The life expectancy of people born in many parts of Scotland has fallen, as health chiefs continue to be worried about the worsening figures.

After decades of steady improvement, progress has stalled in almost all areas of Scotland according to official figures from National Records of Scotland (NRS).

HeraldScotland: Camley's Cartoon: Life expectancy fallsCamley's Cartoon: Life expectancy falls

Experts were already aware that improvements in life expectancy were slowing down – as they have been in many several high income countries.

But the statistics paint a bleak picture with people in deprived areas faring worst, with doctors saying the reasons are complex but include "persistent, stubborn and scandalous inequalities".

Statistics published today by National Records of Scotland show that life expectancy improvements have stalled in almost all areas of Scotland, with many areas now experiencing decreasing life expectancy.

Key points

• Life expectancy for those born in 2016-2018 was 77.0 years for males and 81.1 years for females.

• Healthy life expectancy for those born at the same time was 61.9 years for males and 62.2 years for females.

• Life expectancy has either stopped increasing or has decreased in almost all council areas since 2012-2014.

• Males in the most deprived areas of Scotland could expect to live for 13.1 fewer years than those in the least deprived areas, while the equivalent gap for females was 9.8 years.

• Deprivation has an even bigger effect on healthy life expectancy with males in the least deprived areas spending 23.0 extra years in good health compared to those in the most deprived areas. For females, the healthy life expectancy gap was 23.9 years.

Paul Lowe, the Chief Executive of National Records of Scotland and Registrar General for Scotland, said: “The new figures show that the stall in life expectancy growth which we have seen for Scotland as a whole is happening in almost all areas across Scotland. However, the rate of change varies amongst council areas with some slowing more than others and some showing falling life expectancy.

The figures also continue to show that those living in less deprived areas are expected to live longer, healthier lives than those in more deprived areas.”

Dr Nikki Thompson, deputy chair of Scottish Council at BMA Scotland, said: “These statistics leave us in absolutely no doubt that stark and unacceptable health inequalities persist across Scotland. It is 2019 and we should not tolerate a society where those in some areas of the country will spend an extra 23 years in poor health compared to those living in Scotland’s most affluent areas. We need much more concerted action on public health, particularly focussed on reducing inequalities, from all levels of Government.

“Scotland has led the field with strong and welcome initiatives such as minimum unit pricing on alcohol and the smoking ban, but we cannot rest on our laurels - this is not enough to boost the health of the nation or reduce the persistent, stubborn and scandalous inequalities that persist. There is still a massive distance to travel before we really begin to make serious inroads towards cutting the health inequality gap.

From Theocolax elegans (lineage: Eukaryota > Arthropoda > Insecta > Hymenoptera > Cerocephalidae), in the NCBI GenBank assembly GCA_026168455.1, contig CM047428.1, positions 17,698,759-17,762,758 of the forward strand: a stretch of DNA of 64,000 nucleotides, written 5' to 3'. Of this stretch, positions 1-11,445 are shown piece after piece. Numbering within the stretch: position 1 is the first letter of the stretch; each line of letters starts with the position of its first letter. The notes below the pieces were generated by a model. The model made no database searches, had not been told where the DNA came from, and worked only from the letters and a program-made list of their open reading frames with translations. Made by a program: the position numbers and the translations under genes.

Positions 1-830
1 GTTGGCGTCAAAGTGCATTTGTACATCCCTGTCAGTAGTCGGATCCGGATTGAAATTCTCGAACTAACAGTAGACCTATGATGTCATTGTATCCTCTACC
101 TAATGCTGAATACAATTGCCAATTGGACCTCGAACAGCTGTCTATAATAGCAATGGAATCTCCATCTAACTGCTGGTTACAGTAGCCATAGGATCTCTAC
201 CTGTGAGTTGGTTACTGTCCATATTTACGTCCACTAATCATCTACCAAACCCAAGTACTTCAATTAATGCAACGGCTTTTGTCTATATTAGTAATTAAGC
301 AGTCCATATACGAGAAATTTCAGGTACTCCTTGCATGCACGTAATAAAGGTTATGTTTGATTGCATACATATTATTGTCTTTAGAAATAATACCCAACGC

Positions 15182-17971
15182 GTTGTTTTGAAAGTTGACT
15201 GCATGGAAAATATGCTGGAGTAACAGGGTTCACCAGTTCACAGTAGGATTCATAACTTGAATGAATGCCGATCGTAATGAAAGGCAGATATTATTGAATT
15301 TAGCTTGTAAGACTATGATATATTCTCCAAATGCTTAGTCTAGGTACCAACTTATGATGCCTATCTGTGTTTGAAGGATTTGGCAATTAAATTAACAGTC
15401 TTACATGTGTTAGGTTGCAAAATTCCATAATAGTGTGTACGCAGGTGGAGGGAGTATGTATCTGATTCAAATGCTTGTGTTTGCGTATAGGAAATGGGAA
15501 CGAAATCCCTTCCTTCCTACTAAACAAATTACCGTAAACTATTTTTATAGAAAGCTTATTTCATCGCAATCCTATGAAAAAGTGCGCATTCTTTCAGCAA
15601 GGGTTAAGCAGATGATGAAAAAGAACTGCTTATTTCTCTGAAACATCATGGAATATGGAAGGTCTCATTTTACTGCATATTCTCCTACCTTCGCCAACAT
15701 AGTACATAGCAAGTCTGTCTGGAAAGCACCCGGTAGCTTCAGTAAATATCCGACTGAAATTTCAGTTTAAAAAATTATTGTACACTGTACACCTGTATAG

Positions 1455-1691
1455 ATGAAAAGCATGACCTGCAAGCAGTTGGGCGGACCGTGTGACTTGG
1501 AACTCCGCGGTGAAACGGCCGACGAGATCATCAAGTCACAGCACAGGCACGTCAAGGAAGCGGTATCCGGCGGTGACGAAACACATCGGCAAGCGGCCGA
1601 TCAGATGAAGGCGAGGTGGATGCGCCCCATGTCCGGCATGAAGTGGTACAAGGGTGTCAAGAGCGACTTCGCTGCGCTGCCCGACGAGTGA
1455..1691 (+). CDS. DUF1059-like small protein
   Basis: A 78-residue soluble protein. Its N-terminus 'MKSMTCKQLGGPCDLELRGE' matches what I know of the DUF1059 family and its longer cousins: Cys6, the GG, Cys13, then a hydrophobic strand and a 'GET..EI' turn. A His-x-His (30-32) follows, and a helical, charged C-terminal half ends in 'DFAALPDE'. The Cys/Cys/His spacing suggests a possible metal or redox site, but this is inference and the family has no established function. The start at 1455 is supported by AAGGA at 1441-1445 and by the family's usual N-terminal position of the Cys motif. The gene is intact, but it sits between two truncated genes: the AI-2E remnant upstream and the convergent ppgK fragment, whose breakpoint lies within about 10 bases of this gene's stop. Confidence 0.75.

“Reducing health inequalities will need concerted action across many areas like low pay, poor educational outcomes and inadequate housing. These statistics must prompt continued and urgent action on all these areas and across all parts of Government.”

Professor Derek Bell OBE, president of the Royal College of Physicians of Edinburgh, said: “This report reaffirms what we have known since the Black Report on health inequalities in the early 1980s; that life expectancy - particularly healthy life expectancy - is lower in deprived areas and is multifactorial.

“It is significant that progress on life expectancy has stalled in recent years, and the reasons for this will be complex. We believe that there are measures which can be taken now to improve public health across Scotland, particularly in our poorest communities.

“Two of the biggest health issues that Scotland faces are obesity and diabetes. It is estimated that around 2 out of 3 adults in Scotland are clinically obese.

“Price promotions on foods that are high fat, sugar and salt are more likely to be attractive to people with less to spend on their weekly grocery shop. The College therefore support controls on price promotions of high fat, sugar and salt foods, and we back the promotion of healthier food. We also support the reduction of food portion and pack sizes, as well as retaining and strengthening the sugary drinks tax.

“But healthy life style is important too, and we must ensure that we are a healthy and active nation through improved diet and exercise.

“We are encouraged that the Scottish Government has already taken measures to improve public health; for example minimum unit pricing and the smoking ban in public places. But there is certainly more that can be done. The prevention of obesity and diabetes must be a priority for the Scottish Government where possible.

“At a local level, Integration Joint Boards and Alcohol and Drug Partnerships can have a key role in tackling public health in communities, and we have already seen success in some areas.”

“Over the long term, life expectancy in Scotland has increased but has stalled recently.

“We’re focused on addressing the underlying causes that drive health inequalities, which has income inequality at its heart. Our bold package of measures to help tackle key issues such as smoking, obesity, inactivity, and alcohol misuse will support people to live longer healthier lives. To do this, we are continuing to invest in measures such as affordable housing, free prescriptions, free personal care and providing free school meals.

“The launch of Public Health Scotland next year will play an important role in support of our public health priorities.”